Zero Trust (ZT) is a new mandate and a cybersecurity best practice for both federal and enterprise cybersecurity. Evaluating, planning and implementing a Zero Trust Architecture (ZTA) is not a trivial endeavor! It requires careful planning with multiple vendor solutions needed to ensure complete success.
IAAS has the winning combination of vetted talent for hire with appropriate expertise and we are a certified partner with the leading technology solutions needed to ensure our customers will have a successful ZT journey.
To fully implement ZT in your enterprise on-premises and in the cloud, multiple IAM technologies are required, including but not limited to:
The National Institute of Standards & Technology (NIST) is the leading government authority and commercial influencer on Zero Trust infrastructure & architecture. Here is NIST’s definition of Zero Trust:
Zero trust (ZT) is the term for an evolving set of cybersecurity paradigms that move defenses from static, network- based perimeters to focus on users, assets, and resources.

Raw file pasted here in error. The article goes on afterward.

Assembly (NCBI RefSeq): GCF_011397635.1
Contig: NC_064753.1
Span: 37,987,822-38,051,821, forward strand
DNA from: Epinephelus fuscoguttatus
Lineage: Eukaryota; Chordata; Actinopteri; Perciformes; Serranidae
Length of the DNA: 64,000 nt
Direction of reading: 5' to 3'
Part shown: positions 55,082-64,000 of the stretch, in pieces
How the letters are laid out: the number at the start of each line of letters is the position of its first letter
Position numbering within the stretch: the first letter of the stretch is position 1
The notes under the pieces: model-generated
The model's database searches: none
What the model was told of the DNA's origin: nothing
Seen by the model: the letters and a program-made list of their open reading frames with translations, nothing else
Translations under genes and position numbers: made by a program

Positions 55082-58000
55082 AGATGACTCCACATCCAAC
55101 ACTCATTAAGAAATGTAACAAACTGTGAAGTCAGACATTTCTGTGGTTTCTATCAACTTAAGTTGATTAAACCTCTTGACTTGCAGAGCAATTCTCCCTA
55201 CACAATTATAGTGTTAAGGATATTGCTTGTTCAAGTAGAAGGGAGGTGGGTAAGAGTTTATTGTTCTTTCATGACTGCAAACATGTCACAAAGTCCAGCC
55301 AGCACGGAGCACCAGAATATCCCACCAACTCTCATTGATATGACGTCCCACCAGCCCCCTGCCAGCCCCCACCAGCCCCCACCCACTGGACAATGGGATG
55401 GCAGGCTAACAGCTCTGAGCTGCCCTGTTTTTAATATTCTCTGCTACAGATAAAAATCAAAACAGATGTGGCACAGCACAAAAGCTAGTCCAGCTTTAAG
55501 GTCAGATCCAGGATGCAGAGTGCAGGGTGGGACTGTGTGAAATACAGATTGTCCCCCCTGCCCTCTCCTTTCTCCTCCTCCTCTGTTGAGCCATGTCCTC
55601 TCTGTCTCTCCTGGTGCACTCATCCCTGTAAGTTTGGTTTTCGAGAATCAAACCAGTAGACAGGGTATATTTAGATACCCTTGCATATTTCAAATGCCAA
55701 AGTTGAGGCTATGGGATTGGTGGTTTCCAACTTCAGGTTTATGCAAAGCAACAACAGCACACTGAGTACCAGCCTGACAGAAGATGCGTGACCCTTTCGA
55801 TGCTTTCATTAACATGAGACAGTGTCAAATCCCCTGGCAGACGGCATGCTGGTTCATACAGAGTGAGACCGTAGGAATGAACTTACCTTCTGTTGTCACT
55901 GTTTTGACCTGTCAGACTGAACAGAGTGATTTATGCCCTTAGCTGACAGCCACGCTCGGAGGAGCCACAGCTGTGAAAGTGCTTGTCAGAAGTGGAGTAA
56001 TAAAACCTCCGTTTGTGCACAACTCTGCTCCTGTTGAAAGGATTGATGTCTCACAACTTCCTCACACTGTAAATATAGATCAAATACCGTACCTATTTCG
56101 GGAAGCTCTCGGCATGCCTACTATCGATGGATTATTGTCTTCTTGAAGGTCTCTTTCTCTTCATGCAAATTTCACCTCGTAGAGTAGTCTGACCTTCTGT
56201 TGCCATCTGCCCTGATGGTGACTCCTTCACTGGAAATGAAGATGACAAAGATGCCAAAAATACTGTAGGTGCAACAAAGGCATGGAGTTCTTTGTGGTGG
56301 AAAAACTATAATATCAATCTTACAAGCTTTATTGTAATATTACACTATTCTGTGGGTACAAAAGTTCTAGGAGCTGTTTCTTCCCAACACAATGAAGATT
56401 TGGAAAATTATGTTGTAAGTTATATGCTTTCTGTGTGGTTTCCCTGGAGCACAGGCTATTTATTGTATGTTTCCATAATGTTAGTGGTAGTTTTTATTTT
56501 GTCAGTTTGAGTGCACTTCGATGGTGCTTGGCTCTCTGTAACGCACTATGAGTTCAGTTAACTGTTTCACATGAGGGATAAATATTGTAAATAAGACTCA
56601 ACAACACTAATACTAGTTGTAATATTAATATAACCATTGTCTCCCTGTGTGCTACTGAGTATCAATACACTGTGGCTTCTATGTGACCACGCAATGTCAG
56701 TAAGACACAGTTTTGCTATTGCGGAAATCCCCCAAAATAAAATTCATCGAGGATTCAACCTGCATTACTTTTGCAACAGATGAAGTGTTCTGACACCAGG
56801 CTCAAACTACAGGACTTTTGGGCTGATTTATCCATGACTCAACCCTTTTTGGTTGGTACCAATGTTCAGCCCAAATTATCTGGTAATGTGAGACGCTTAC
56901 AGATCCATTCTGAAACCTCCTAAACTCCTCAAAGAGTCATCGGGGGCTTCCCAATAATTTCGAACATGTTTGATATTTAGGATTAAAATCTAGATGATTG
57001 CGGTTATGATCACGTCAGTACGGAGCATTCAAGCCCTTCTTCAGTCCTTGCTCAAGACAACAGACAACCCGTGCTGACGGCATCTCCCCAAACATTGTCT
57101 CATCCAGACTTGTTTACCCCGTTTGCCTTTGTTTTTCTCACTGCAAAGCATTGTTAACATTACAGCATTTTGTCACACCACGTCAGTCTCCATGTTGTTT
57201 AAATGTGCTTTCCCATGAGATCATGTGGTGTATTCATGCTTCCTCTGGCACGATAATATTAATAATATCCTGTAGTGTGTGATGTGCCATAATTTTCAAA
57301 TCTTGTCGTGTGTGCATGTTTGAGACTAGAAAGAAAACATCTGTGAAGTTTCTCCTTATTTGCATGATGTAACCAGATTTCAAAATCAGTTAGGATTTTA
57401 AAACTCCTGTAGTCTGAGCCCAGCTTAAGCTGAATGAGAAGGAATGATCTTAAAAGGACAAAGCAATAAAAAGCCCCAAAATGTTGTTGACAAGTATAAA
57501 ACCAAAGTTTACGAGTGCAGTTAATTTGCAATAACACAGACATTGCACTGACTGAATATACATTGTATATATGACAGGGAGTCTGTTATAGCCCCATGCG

A zero trust architecture (ZTA) uses zero trust principles to plan industrial and enterprise infrastructure and workflows. Zero trust assumes there is no implicit trust granted to assets or user accounts based solely on their physical or network location (i.e., local area networks versus the internet) or based on asset ownership (enterprise or personally owned).
Authentication and authorization (both subject and device) are discrete functions performed before a session to an enterprise resource is established.
The National Institute of Standards & Technology (NIST), the leading government authority and commercial influencer on Zero Trust infrastructure and architecture, has outlined the tenants of ZT in Special Publication SP 800-207, Zero Trust Architecture:
The Tenets of Zero Trust:
1.All data sources and computing services are considered Resources
2.All communication is secured regardless of network location
3.Access to individual enterprise resources is granted on a per-session basis
4.Access to resources is determined by a dynamic policy – including the observable state of client identity, application/service, & the requesting asset, and may include other behavioral & environmental attributes
5.The enterprise monitors & measures the integrity and security posture of all owned & associated assets
6.All resource authentication & authorization are dynamic and strictly enforced before access is allowed
7. The enterprise collects as much info as possible about the current state of assets, network infrastructure & communications and uses it to improve its security posture.